The U.S. House of Representatives today approved a GOP proposal that saves the defense budget from automatic cuts. Instead, the cuts will come from social programs for poor Americans.
Remember the “supercommittee”? When that bipartisan group failed to come up with an agreement to cut the federal deficit, it triggered automatic cuts divided equally between defense and domestic programs.
Speaking on the House floor, Republican Congressman Buck McKeon of Santa Clarita said half this year’s budget savings have come from the military. The head of the House Armed Services Committee described the consequences of more than half a trillion dollars in defense cuts over the next decade: 200,000 troops taken out of the Army and the Marines, bringing our force level down below pre-9/11 levels.
He said the United States' ability to respond "to contingencies in North Korea and Iran and other places, hot spots around the world, will be put in jeopardy."
McKeon said the mandated cuts known as “sequestration” would shrink the nation’s fleet of ships to pre-World War I levels, and would require two more rounds of base closings. "That’s why Secretary Panetta has said it’s not shooting ourselves in our foot with sequestration, it’s shooting ourselves in the head."
Democratic Congressman Henry Waxman of Los Angeles says he’s concerned about military budget reductions, too, "but I don’t think we ought to resolve it by reducing services for people who have nowhere else to go and for whom it may well be a matter of life and death."
The measure the House approved, largely along party lines, rolls back benefits and tightens eligibility for food stamps.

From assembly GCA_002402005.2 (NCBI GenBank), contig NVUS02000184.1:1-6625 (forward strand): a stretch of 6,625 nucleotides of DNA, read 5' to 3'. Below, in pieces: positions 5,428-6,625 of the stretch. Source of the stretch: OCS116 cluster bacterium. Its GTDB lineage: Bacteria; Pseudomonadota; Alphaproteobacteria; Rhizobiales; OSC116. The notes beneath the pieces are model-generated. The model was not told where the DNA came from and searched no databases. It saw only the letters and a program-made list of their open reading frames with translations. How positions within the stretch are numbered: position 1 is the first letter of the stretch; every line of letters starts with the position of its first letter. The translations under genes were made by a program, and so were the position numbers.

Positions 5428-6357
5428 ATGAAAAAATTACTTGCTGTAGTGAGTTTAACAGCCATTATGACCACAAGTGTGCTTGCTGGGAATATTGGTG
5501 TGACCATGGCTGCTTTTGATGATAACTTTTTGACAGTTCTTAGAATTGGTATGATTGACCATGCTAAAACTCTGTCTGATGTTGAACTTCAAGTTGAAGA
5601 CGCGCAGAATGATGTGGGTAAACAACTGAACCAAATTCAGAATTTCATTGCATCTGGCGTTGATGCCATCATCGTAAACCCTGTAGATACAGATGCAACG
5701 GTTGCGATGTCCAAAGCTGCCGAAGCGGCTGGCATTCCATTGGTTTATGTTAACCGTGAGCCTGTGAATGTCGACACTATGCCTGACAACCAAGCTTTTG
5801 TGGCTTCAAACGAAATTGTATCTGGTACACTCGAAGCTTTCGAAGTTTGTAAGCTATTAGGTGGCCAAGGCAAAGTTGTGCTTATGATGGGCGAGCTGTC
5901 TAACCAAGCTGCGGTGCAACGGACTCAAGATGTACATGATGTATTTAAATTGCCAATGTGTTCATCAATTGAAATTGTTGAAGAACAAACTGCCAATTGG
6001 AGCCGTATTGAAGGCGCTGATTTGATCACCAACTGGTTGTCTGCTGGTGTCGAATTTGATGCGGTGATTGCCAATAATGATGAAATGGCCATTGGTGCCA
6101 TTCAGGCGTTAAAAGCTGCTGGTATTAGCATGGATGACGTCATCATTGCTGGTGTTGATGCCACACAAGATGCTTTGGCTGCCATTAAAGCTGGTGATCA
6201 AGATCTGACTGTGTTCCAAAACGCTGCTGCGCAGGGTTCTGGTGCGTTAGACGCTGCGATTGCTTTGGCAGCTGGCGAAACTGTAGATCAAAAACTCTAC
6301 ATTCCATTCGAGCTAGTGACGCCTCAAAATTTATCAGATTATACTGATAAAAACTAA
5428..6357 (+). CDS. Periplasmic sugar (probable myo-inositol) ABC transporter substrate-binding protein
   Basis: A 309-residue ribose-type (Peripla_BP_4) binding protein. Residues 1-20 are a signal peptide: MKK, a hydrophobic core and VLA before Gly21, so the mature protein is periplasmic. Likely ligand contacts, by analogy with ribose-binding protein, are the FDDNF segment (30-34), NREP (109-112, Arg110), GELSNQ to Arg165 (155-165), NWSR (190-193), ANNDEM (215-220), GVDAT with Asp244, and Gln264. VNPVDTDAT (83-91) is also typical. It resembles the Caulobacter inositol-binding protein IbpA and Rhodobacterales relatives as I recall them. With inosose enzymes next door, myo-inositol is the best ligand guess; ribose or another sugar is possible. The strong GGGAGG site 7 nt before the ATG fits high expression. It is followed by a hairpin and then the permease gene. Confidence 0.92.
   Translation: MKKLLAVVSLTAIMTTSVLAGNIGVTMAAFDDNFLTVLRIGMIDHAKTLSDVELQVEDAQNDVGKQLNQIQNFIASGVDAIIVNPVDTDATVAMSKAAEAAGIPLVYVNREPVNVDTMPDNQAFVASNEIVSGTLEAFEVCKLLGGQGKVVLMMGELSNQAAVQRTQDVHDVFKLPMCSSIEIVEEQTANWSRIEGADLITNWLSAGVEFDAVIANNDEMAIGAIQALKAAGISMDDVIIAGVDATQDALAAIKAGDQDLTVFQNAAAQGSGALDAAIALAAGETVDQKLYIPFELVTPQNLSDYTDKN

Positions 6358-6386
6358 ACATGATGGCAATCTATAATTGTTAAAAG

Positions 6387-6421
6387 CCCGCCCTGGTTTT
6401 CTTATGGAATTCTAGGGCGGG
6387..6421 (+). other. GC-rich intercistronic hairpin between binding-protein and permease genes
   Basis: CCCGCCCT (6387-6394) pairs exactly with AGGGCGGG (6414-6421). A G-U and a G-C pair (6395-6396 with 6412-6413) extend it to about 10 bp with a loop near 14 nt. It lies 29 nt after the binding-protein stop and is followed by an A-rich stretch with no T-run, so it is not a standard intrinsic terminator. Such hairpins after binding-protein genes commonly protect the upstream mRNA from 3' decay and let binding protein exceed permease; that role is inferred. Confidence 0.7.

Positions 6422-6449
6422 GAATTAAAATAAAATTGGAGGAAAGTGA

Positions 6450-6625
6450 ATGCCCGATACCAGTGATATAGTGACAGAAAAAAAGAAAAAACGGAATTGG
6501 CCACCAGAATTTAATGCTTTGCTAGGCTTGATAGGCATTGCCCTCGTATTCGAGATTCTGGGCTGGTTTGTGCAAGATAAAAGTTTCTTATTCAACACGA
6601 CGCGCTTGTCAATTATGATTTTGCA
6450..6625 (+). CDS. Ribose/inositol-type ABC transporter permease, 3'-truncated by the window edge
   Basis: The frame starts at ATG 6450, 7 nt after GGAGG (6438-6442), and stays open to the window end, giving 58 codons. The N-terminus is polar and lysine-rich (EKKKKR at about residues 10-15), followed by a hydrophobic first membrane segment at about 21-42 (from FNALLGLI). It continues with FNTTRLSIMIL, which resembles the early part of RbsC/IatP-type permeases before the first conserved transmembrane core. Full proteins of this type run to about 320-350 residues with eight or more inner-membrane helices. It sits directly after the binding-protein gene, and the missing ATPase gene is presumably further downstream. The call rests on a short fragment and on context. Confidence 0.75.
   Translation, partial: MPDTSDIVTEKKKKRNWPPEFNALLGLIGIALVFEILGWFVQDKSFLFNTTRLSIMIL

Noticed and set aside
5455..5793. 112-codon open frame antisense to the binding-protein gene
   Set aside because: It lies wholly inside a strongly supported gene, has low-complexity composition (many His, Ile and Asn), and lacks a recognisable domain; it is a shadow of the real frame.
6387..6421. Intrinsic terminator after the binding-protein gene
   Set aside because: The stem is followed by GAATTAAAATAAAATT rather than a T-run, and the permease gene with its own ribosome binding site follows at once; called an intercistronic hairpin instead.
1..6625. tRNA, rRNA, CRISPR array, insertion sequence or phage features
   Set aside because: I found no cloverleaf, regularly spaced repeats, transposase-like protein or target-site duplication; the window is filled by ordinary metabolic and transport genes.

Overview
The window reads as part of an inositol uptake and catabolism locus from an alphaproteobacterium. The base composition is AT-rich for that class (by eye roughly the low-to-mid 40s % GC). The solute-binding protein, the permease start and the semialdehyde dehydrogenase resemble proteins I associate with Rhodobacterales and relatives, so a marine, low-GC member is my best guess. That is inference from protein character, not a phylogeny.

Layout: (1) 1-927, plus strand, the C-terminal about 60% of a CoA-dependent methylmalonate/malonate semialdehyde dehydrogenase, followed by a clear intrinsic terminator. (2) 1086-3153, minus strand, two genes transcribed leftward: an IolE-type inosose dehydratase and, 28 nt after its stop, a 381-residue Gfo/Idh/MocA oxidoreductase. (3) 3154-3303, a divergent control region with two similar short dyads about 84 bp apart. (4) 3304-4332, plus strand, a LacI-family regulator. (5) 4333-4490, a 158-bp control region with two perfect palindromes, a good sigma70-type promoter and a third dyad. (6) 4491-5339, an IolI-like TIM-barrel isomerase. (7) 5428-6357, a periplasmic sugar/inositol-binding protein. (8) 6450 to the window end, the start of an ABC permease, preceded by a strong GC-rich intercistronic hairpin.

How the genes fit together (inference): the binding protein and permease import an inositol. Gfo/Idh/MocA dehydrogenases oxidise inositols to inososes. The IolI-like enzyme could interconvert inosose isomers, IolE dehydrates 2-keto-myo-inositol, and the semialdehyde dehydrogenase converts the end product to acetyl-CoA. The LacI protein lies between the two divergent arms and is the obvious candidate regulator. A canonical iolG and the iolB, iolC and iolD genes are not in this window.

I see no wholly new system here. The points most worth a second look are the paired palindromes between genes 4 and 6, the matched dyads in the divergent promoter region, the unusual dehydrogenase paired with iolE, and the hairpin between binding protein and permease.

It eliminates federal money to states for "Meals on Wheels" and child abuse prevention... and stops the expansion of health care to poor people included in the Affordable Care Act.
Waxman says the GOP is "looking at ways that would make it harder for the states to provide the services for the most vulnerable people that look to Medicaid for their health care needs."
Democrats prefer offsetting cuts by increasing taxes for the wealthy. Waxman calls the measure a “fairly mean way” to accomplish Republican goals.
Waxman also accuses his GOP colleagues of going back on a deal: if the supercommittee failed, automatic cuts were supposed to be split between defense and domestic spending. "What they’re trying to come up with," he says, "is something that is very different from what they agreed to in the negotiations with the President, and that almost all Republicans voted for."
The House vote is largely symbolic. It’s unlikely to pass the Democratic-led Senate, and the President has threatened a veto. That would mean the automatic $1 trillion (or more) in cuts to defense and domestic programs over the next decade are scheduled to kick in October 1.